Bird Watcher's General Store

Cape Codder Article - 05/24/02 - Choosing Binoculars


Dear Bird Folks,

I want to buy my dad a pair of binoculars for Father's Day, but I don't know anything about them. Do you have any suggestions? I need you guidance.
- Sal, Centerville

Whoa Sal,

You need my guidance? That's a scary thought. But I agree with you, binoculars make a wonderful gift. A good pair of binoculars make a wonderful gift. A good pair of binoculars will let you see that a duck out in the ocean is really a loon or what appears to be a crow sitting in a tree is actually a hawk. Binoculars also make it easy for you to check out the parties that your neighbors keep "forgetting" to invite you to.

The first thing you need to decide is how much you want to spend. For around $100 you should be able to find a pretty good pair of binoculars. If your dad is into nature big time, then he may appreciate a more expensive pair. However, for the sake of not filling up this entire paper with bino chat, I'm going to assume that an average pair of binoculars will suit his needs.

The next thing is size. With binoculars, like many things in life, size can be an issue. To make things simple, let's just say that binoculars come in two sizes, full size and compact models. Most men seem to like full-size binoculars. It's not a macho thing; anyone, man or woman, with large hands could have trouble comfortably working small binoculars. Compact binoculars are wonderful, but not if you have large hands.

The next thing is magnification. Here is where macho does become an issue. Many men think that the more magnification, the better. They think that because they are stupid. Unlike telescopes and spotting scopes that are placed on steady tripods, binoculars are hand held. No matter how steady we think we are, we all shake a little, even if we are totally sober. If your binos are too strong, the image that you are looking at will be large, but blurry. We find that most folks can comfortably hand hold eight power (8x) binoculars. They bring things eight times closer. A few folks can hold a 10 power (10x) but I don't know how they do it. And no matter what you do, don't buy zoom binoculars. Zoom binoculars have a secret lever that lets you "zoom" up to 16x or more. These kinds of binoculars are mostly gimmicks and are made for the people who watch infomercials.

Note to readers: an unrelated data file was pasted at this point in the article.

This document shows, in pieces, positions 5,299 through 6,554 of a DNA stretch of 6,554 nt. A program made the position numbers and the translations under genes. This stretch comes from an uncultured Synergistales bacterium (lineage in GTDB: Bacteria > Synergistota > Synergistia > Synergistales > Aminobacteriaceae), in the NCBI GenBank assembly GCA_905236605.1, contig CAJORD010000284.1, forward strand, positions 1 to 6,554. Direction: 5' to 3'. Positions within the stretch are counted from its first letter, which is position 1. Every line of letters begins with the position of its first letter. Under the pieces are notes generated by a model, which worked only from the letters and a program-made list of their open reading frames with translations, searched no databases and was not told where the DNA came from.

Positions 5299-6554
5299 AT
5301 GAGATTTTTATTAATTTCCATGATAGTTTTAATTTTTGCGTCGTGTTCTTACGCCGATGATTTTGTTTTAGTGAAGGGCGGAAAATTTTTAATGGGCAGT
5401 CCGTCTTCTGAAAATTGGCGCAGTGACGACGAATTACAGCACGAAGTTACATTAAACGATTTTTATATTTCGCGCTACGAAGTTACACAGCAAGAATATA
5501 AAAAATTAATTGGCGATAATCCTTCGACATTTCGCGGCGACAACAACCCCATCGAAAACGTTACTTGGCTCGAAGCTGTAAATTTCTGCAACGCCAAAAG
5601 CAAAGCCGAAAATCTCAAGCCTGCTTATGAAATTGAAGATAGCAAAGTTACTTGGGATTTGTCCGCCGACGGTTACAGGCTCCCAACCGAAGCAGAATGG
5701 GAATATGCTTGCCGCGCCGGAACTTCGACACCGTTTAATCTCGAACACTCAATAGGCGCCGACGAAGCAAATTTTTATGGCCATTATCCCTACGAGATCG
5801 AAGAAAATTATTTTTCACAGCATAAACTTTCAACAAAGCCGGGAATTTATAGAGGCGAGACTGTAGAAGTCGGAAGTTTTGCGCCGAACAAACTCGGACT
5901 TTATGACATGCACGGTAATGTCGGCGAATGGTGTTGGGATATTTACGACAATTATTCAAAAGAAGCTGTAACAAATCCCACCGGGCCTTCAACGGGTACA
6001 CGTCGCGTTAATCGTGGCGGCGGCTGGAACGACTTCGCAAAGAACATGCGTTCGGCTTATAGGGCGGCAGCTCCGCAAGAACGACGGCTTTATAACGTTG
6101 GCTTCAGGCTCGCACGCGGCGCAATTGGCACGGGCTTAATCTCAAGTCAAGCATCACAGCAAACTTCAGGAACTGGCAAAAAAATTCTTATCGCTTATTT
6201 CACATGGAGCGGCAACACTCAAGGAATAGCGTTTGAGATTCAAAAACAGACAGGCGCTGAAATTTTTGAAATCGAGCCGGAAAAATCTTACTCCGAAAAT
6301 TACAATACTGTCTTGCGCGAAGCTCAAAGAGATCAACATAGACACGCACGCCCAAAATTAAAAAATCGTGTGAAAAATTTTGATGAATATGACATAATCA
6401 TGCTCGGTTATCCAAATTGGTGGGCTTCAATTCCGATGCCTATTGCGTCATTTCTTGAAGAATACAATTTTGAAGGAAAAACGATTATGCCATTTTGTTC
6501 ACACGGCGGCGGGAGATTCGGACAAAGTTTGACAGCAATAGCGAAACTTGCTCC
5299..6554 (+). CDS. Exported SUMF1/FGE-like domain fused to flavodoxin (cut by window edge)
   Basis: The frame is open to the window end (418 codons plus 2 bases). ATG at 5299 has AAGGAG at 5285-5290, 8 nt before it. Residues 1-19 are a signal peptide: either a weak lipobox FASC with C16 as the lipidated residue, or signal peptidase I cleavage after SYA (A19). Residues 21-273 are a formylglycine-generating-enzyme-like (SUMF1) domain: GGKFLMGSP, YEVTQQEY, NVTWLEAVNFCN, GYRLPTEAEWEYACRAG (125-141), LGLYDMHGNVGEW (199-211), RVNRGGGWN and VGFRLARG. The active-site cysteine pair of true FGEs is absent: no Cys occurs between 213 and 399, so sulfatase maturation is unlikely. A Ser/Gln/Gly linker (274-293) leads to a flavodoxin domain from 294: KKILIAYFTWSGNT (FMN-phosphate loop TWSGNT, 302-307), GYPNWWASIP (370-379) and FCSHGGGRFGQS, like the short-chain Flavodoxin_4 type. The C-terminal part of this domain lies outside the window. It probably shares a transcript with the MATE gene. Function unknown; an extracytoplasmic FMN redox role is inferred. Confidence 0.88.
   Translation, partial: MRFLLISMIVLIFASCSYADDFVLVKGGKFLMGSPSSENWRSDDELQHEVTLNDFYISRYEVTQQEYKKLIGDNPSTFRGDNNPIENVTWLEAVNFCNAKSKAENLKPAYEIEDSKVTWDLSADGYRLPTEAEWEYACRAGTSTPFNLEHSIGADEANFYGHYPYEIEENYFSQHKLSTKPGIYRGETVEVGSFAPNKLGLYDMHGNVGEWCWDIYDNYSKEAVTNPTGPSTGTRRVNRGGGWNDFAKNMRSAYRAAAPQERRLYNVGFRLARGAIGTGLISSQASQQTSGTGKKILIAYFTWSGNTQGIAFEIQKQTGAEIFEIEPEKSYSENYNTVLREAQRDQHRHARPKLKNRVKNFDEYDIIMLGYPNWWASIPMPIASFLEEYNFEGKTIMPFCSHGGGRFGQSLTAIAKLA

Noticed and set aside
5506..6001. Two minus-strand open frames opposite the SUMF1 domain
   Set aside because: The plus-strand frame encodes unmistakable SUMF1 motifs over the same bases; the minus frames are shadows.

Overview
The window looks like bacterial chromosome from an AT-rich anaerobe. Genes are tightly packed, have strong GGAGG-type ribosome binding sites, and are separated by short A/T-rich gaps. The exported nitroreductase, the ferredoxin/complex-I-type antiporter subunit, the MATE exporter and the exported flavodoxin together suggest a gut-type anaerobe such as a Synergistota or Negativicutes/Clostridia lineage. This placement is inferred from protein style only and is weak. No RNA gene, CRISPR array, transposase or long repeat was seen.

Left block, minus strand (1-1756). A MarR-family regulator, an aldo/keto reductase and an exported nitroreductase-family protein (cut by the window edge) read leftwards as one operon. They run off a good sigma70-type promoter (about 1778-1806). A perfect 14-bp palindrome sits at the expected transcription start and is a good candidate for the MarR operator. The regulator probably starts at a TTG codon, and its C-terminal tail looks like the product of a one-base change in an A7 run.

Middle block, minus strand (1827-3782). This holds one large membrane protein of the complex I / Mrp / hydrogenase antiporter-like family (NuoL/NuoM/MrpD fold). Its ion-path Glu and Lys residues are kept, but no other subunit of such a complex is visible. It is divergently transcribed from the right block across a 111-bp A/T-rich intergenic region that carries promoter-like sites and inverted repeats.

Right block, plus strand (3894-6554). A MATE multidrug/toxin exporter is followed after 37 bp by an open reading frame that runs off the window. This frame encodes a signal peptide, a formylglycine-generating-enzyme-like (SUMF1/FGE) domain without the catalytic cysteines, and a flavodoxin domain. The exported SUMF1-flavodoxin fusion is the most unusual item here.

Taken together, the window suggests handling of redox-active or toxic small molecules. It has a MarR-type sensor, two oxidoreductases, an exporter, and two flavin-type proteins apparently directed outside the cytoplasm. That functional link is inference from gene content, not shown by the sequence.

Also, avoid perma-focus binoculars. Perma-focus binos don't have that little focusing wheel and are preset in the factory to focus on average distance. that may sound like a great idea, but everyone's eyes are different and if you don't make some adjustment, you'll get eye strain. Soon your perma-focus binoculars will give you a perma-headache. And besides, even if you are the world's laziest slug, you still should be able to turn that little focusing wheel without totally exhausting yourself.

Find yourself a shop that carries a large selection of binoculars. Camera, sporting good stores, and, of course, birding shops are good places to start. Forget shopping online this time. The internet is great for finding hotels or peeking at pictures of swim suit models, but choosing binos is a hands-on experience. Buying binoculars without trying them is like sending away for false teeth; they may not fit. Some kinds of binoculars work better for people with narrow faces, while other styles are best for fathers.

To sum it up, Sal, a safe choice for new binoculars for you dad would be to spend around $100 for a full-size eight power. It should say 8 x 40 on the box (I'll explain the "40" some other day). Try to find a well-stocked shop with knowledgeable sales clerks. Look for the clerks witht he best tan, at least you know they go outside once in a while.

Artwork by Catherine Clark





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